Beijing Masters: preserving Chinese treasures

By Wen Yi ( ) Updated: 2013-12-27 17:52:12
Beijing Masters: preserving Chinese treasures

Speaking of Chinese handicrafts, there was one classic work compiled during ancient China Kaogong ji, or The Records of Examination of Craftsman, which was used to guide the handicraft industries. The book contains a well-known saying that is often quoted by modern Chinese: “The wise create things; the dexterous inherit and preserve them.”

After thousands of years, the accelerated pace of industrialization and urbanization damaged to varying degrees the surroundings on which China’s cultural heritage relies for existence, leading to a decreasing number of dexterous craftsmen who insisted on inheriting and preserving the arts created by their ancestors. Comfortingly, China has made great efforts in safeguarding its colorful intangible heritage since its signing of the UNESCO Convention for the Safeguarding of Intangible Cultural Heritage in 2004.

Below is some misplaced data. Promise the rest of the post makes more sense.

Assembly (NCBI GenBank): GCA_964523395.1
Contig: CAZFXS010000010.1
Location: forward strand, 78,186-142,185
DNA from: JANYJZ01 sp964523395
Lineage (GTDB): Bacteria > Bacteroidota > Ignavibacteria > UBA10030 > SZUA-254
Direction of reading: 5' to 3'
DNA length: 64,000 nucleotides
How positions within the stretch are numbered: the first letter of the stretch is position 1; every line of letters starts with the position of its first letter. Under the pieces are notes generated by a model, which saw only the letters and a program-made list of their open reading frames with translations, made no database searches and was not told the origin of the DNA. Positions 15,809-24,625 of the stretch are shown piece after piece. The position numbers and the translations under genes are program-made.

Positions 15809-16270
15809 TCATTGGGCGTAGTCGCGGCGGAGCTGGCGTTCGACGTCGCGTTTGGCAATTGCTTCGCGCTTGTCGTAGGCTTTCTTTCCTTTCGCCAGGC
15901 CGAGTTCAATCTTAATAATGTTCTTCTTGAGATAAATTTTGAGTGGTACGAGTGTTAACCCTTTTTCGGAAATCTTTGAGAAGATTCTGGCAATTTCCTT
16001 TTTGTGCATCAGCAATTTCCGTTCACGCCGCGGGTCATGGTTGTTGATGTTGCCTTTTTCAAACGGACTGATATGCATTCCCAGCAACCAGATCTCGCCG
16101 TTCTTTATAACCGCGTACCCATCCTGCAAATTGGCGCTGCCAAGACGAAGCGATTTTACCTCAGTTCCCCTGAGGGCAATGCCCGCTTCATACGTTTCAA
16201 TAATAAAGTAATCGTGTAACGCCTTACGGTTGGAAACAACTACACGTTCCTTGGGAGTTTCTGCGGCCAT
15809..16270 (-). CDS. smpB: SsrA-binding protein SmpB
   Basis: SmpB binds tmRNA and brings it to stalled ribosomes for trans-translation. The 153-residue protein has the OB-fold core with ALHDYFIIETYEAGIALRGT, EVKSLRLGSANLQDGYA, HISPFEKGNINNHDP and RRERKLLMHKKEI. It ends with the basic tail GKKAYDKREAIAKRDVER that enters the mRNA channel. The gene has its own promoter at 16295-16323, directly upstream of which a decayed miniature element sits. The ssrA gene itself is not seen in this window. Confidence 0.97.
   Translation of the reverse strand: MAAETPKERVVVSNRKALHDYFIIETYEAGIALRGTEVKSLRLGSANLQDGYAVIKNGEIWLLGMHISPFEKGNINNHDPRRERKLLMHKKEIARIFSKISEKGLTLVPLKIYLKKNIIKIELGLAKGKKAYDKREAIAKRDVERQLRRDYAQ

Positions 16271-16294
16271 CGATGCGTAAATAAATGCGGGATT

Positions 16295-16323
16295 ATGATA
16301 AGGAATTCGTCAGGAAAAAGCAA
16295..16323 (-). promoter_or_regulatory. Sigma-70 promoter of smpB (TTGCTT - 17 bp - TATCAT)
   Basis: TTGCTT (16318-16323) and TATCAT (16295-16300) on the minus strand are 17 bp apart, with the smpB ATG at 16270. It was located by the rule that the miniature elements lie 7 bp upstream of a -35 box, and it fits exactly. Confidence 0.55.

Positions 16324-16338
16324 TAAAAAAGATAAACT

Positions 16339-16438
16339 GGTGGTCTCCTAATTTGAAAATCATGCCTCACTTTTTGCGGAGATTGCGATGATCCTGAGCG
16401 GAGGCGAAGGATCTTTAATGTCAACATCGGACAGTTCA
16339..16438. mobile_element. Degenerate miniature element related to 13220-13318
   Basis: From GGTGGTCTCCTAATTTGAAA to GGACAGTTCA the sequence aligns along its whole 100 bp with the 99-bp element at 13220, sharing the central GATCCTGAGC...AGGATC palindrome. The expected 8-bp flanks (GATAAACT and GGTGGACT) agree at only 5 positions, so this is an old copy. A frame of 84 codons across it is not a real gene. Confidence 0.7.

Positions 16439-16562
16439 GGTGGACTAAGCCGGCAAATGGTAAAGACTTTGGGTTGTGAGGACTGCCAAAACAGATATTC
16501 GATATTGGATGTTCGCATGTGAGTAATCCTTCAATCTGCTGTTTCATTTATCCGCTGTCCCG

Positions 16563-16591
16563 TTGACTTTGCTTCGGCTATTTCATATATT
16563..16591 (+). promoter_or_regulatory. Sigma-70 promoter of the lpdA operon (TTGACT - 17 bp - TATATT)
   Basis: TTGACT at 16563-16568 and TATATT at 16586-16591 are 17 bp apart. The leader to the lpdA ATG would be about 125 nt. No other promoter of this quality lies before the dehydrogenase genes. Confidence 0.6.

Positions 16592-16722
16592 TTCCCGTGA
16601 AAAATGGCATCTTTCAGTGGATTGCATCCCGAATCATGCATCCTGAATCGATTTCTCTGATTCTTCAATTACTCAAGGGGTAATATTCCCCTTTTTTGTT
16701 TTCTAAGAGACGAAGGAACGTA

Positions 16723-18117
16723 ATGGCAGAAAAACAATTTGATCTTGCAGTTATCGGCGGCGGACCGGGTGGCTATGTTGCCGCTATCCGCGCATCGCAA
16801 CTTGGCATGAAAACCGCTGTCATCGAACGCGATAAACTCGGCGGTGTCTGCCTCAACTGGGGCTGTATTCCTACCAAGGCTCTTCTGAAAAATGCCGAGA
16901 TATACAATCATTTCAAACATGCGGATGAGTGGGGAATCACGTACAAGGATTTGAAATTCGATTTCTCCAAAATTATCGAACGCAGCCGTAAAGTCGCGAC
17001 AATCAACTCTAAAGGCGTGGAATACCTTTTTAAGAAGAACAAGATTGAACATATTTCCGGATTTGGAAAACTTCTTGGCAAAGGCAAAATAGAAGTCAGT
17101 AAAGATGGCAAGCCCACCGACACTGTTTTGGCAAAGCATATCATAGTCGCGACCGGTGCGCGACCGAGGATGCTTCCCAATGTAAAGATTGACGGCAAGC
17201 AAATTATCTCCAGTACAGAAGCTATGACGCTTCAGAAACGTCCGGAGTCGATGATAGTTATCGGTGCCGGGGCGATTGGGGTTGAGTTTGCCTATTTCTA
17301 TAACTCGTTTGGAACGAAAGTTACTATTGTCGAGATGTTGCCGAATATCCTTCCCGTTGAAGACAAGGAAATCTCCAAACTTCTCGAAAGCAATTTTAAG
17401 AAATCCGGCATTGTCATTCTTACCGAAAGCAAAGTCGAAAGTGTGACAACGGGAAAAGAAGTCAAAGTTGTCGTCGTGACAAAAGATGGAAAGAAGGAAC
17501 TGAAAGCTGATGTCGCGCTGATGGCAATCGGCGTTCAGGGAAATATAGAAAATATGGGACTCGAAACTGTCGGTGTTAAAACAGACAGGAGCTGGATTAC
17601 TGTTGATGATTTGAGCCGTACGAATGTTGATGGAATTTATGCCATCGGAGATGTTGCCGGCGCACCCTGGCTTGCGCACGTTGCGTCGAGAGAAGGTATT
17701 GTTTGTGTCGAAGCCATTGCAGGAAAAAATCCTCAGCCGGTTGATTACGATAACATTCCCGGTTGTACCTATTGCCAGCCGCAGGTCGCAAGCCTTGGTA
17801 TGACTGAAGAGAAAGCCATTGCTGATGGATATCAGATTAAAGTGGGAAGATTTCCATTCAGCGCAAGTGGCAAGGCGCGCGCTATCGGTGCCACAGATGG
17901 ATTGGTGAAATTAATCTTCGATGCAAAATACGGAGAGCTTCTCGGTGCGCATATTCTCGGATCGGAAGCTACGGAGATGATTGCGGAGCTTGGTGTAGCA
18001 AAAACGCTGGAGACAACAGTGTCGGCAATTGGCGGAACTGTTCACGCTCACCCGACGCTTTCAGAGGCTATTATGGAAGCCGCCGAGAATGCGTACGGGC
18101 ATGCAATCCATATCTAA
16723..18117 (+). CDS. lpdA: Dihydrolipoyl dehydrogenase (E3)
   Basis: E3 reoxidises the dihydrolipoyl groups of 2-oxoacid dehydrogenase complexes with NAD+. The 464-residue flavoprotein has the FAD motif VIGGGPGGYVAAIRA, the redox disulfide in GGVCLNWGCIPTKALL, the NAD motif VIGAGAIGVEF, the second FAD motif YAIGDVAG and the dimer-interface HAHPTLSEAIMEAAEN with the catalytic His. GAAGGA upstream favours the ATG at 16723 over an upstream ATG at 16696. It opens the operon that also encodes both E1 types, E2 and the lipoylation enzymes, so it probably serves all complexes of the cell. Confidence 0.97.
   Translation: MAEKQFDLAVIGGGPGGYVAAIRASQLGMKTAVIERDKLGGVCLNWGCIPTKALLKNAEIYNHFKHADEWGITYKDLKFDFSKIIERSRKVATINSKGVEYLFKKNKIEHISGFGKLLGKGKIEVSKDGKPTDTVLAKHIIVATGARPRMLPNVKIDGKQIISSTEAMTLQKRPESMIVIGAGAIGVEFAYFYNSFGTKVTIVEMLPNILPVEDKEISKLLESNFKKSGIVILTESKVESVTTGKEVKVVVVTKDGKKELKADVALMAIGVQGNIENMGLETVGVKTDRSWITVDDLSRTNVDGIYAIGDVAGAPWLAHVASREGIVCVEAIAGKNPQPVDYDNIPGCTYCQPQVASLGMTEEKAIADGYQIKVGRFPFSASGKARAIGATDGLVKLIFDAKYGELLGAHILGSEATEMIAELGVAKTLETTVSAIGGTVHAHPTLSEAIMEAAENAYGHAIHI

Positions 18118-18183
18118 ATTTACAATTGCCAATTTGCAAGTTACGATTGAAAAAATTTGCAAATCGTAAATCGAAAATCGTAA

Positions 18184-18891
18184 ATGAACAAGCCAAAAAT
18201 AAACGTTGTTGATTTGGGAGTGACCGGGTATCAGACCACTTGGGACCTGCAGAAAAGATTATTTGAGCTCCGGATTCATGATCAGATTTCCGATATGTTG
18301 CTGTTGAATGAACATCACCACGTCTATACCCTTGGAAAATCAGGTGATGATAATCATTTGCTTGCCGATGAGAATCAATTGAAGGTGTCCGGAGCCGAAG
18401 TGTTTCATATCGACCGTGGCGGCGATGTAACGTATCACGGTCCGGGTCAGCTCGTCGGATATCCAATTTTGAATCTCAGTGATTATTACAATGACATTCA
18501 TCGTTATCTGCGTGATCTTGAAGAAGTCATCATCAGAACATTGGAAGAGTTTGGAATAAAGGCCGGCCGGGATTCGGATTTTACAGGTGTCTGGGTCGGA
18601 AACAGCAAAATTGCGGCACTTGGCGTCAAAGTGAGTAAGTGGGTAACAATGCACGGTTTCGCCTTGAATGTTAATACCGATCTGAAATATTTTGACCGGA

Today, those who inherit and preserve the creative arts not only include the dexterous craftsmen, but also many other people who participate in the safeguarding efforts from various angles. Chen Xiaorong, the author of Beijing Masters: Encounters with Chinese Handicrafts, is one of them.

As a then culture reporter for China Daily, a well-known national English-language newspaper in China, she interviewed Yang Fuxi in 2006, a Beijing bowmaker, which landed her on a new beat, covering traditional Chinese handcrafts. It then occurred to her that in Beijing, a city whose history can be traced back to 3,000 years and was brimming with colorful crafts, was also filled with many craftsmen who were living hard lives and who had descendants unwilling to learn and pass the crafts down to new generations, thus moving handicrafts to the verge of extinction.

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